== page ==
Add the ability to disable unsecured HTTP page warning

Feature name

Add the ability to disable unsecured HTTP page warning

Feature function

I would like the ability to not have the unsecured HTTP page warning show up.

This is the warning in question:
image

It could be disabled on an item-by-item basis, or via trusting specific IPs/URLs, or globally disabled. Any would work for my use case.

The current behavior is not ideal for me because of the setup of an internal/selfhosted site. It is behind a reverse-proxy with SSL for HTTPs, but I also have a direct local connection to the machine which is only available via HTTP. The local connection is about 20 times faster, so using the HTTPs proxy connection is very much less than ideal.

One workaround would be to have two separate entries, one for the http connection, one for the https connection. But that partially of defeats the simplicity of having a password manager, as then I would have to manually synchronize credential changes between the entries.

Related topics + references

There are requests on reddit and the general questions about how to disable this warning:

7 Likes

Definitely! For me, as a web developer, completely broke my flow. Try to cycle through multiple logins for a website when every one of them shows alert :confused:

4 Likes

Yes please allow to disable this pop-up, having same issues on internal self-hosted sites, thanks.

Thanks for the feedback everyone, it has been passed along to the team.

3 Likes

I’d like to add my vote to this feature request.
We have multiple servers running in a secured environment, but with old software that does not support https, as such I see this prompt too many times during a day.
Otherwise I really like using bitwarden. :wink:

2 Likes

I’m a dev with the same issue on my local machine. Also, we use DNS to point dev.example.com back to my local dev machine while other subdomains are https, such as clientsite.example.com. That may make the solution more tricky.

1 Like

This blocked my local development flow enough that i had to disable the browser extension altogether and go back to the web app :frowning: Big up vote from me please make this opt-out!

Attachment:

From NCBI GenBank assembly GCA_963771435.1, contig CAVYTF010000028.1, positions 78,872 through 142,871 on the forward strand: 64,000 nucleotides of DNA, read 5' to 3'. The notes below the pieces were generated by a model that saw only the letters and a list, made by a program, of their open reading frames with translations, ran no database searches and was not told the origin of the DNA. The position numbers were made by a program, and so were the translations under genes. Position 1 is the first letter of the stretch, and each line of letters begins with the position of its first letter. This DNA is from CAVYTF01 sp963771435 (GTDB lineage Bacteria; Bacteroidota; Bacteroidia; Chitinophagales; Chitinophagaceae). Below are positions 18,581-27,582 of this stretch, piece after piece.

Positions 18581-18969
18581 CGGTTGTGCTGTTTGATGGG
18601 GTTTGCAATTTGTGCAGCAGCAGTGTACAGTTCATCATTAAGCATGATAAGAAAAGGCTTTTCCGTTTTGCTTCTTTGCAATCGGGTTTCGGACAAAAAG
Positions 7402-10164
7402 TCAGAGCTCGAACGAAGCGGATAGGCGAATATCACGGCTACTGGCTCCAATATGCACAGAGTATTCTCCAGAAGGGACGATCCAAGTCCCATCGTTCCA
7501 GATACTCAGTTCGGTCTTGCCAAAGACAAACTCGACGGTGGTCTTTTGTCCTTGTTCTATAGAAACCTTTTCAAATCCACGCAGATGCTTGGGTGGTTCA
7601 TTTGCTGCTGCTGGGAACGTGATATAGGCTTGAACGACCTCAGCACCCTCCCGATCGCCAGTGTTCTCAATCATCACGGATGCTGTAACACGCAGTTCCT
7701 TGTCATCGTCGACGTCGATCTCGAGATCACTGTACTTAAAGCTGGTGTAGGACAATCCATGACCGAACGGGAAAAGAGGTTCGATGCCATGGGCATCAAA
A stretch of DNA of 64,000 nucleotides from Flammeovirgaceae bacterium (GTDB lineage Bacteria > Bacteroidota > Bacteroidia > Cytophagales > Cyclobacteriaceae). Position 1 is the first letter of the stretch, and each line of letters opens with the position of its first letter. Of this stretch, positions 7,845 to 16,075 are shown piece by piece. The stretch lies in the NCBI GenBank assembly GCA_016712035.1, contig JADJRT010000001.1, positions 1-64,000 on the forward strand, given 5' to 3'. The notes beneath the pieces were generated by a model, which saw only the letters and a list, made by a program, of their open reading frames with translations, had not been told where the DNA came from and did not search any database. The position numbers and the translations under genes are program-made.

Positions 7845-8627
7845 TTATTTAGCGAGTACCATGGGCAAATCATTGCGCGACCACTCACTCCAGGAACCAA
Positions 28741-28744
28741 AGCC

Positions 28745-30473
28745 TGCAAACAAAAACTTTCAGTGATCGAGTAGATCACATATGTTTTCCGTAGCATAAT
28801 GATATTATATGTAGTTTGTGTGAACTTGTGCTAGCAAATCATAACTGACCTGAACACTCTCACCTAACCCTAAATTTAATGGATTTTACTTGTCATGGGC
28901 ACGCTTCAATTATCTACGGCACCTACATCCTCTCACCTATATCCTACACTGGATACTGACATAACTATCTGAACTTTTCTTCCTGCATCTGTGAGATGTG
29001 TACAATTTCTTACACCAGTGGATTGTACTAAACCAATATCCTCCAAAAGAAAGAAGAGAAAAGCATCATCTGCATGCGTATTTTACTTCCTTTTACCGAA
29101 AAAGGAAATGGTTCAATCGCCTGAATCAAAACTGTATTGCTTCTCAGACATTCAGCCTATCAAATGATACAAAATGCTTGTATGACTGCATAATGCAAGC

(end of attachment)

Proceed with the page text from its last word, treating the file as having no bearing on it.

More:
Is there an option to downgrade the extensions in the mean time?
Downgrading to 2022.10.1 did the trick, hopefully this gets fixed soon :slight_smile:

2 Likes

Another request for this as well. Lots of self-hosted stuff that I just access on http by IP address. Super annoying to have to cancel this prompt every time I access.

Definitely a needed feature. Adding a new feature which downgrades this experience is no good :frowning:

Useful for localhost and some internal apps.

Thanks for the feedback all, this warning will be disabled for local hosting.

1 Like

When you say local hosting, do you mean hosting on the local machine as in 127.0.0.1 and localhost, or do you mean private IP ranges, like 10.x.x.x?

3 Likes

I’ll add in here too - in some cases I’m accessing http sites via a self-managed VPN. The ability to disable this warning on a site by site / IP address range would be a great solution. Something similar to #36997

This sounds like it will not be enough for me. Seems like it will still give warnings on something like ‘http://server1.local

I want to disable this in general or at worst I would accept a checkbox ‘disable for this domain/url/IP’.

My browser is already warning me about http sites (without option to disable) and when individual addons will do the same on top of that it becomes really really annoying.